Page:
grunt has been invested in ideas of ‘decolonization’ and intersectionality long before these terms were widely in use. Our experience working with artists and communities of diverse perspectives is well-known across the country and we continue to build capacity within the organization to grow in the service of this core mandate of diversity and creative innovation. These priorities comprise the fabric of our organization – and we strive to remain self-reflexive and evolving in the expression of them. Currently the organization is engaged in a 5-year process evaluating the accessibility of our systems and programs from an anti-oppression framework. This involves all levels of the organization.

Our programming scope has grown significantly over the years from a facility that primarily supported exhibitions, publications and performance to one that produces a wider range of activities, including: multi-partner collaborative projects, online project sites and expansive digital resources, site-specific artist projects, artist-residencies, public art projects, international artistic exchanges and a vital, growing archive. While our facility is modest – we operate from a 1400-square foot office and gallery space in East Vancouver – our reach is expansive.

Our recent and upcoming programming reveals a strong international component, with reciprocal opportunities for Canadian artists. We have in recent years considered how to improve the nature of exchange – beyond the presentation of isolated events or exhibitions abroad. As is more fitting to our mandate and way of working, we have been developing longer term relationships with colleagues internationally, and seek to provide reciprocity – that is, a culture of exchange that acknowledges the importance of opportunities created over time and via embedded networks, and those that disseminate resources both at home and abroad.

About the curatorial position
The Curator works in tandem with the Program Director and alongside grunt staff, contractors and volunteers to support the creative vision of the gallery and its public presentation. As detailed above, we support a wide range of activities, and applicants should have an interdisciplinary knowledge of/ interest in contemporary practice – and an appreciation for works that are produced both in and beyond a gallery context. This could include installation art, public works, digital media, screen-based production, writing/ publishing/ zine production, sound installation, socially-engaged works, podcast production, performance, community and frontline organizing, collective practice and so on.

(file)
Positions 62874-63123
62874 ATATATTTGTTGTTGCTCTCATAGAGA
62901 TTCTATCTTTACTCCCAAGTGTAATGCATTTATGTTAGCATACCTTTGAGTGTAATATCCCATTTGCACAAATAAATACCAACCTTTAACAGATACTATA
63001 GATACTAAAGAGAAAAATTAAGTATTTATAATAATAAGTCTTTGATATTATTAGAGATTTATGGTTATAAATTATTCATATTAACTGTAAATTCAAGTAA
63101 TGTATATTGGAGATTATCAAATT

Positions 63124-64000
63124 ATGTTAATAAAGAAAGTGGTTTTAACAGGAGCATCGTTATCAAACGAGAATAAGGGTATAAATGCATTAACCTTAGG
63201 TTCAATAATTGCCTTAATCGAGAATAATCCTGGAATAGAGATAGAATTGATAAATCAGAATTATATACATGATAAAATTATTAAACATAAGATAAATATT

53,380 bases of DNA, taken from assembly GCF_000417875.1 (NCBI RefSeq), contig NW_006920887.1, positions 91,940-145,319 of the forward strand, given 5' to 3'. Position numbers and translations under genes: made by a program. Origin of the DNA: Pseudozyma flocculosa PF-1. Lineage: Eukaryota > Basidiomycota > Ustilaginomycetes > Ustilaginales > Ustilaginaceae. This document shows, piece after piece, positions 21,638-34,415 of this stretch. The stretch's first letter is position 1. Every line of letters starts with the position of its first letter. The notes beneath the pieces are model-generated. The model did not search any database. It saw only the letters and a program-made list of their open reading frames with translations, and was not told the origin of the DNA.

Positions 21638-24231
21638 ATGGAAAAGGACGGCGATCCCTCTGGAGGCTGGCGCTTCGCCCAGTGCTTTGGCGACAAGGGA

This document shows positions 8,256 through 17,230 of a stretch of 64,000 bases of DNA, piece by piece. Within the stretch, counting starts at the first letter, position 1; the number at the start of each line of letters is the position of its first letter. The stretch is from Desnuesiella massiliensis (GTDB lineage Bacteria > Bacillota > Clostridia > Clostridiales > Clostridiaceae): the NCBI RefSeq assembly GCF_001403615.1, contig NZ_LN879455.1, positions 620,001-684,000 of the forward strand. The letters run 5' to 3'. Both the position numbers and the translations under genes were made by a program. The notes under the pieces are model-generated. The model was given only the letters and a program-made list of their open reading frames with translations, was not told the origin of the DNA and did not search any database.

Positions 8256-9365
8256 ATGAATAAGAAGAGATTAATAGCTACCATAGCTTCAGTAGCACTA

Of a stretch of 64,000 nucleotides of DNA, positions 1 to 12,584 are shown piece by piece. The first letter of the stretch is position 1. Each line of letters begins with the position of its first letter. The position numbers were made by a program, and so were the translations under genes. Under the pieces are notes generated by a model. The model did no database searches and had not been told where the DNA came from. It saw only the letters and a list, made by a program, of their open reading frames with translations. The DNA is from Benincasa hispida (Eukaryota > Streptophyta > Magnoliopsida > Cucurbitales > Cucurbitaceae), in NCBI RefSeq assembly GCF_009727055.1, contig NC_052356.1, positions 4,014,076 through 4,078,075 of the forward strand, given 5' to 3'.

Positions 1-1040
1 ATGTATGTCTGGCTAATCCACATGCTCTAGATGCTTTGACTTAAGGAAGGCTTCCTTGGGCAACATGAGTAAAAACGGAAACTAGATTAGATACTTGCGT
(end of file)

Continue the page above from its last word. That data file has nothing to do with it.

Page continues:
Interested candidates should note that much of grunt’s programming is submissions-based and determined by committee. This does not preclude a more traditional authorship or singular curatorial voice, but we feel this is an important thing to note – ‘curator’ can mean many different things, and here as elsewhere it’s very influenced by the culture of the organization. At grunt the Curator is a central creative role and while our mandate and work culture is well established, we invite you to bring your own experience fully to the position. This strong sense of agency, in tandem with the collaborative nature of the programming and the expansive range of activities, offers a unique opportunity that emphasizes both collective access to resources and a demonstrated belief in the individual and what they can offer.

The Curator role will focus primarily on the exhibitions program, as well as our new Mount Pleasant Community Art Screen. There will be ample opportunities for creative thinking in both. Required skills and competencies are listed below, and disciplinary knowledge is important, but core to this position will be a passion for working with artists to support their vision. The Curator is at base level a bridge builder – you will act as the translator between the organization and the artist, and you will steward the presentation of the work to the public; your ability to communicate well and build relationships will be key.

As an employer we welcome your voice and your ideas, and we value equally your ability to listen and take time.

Required Competencies:

Collaboration                           Commitment                           Written Communication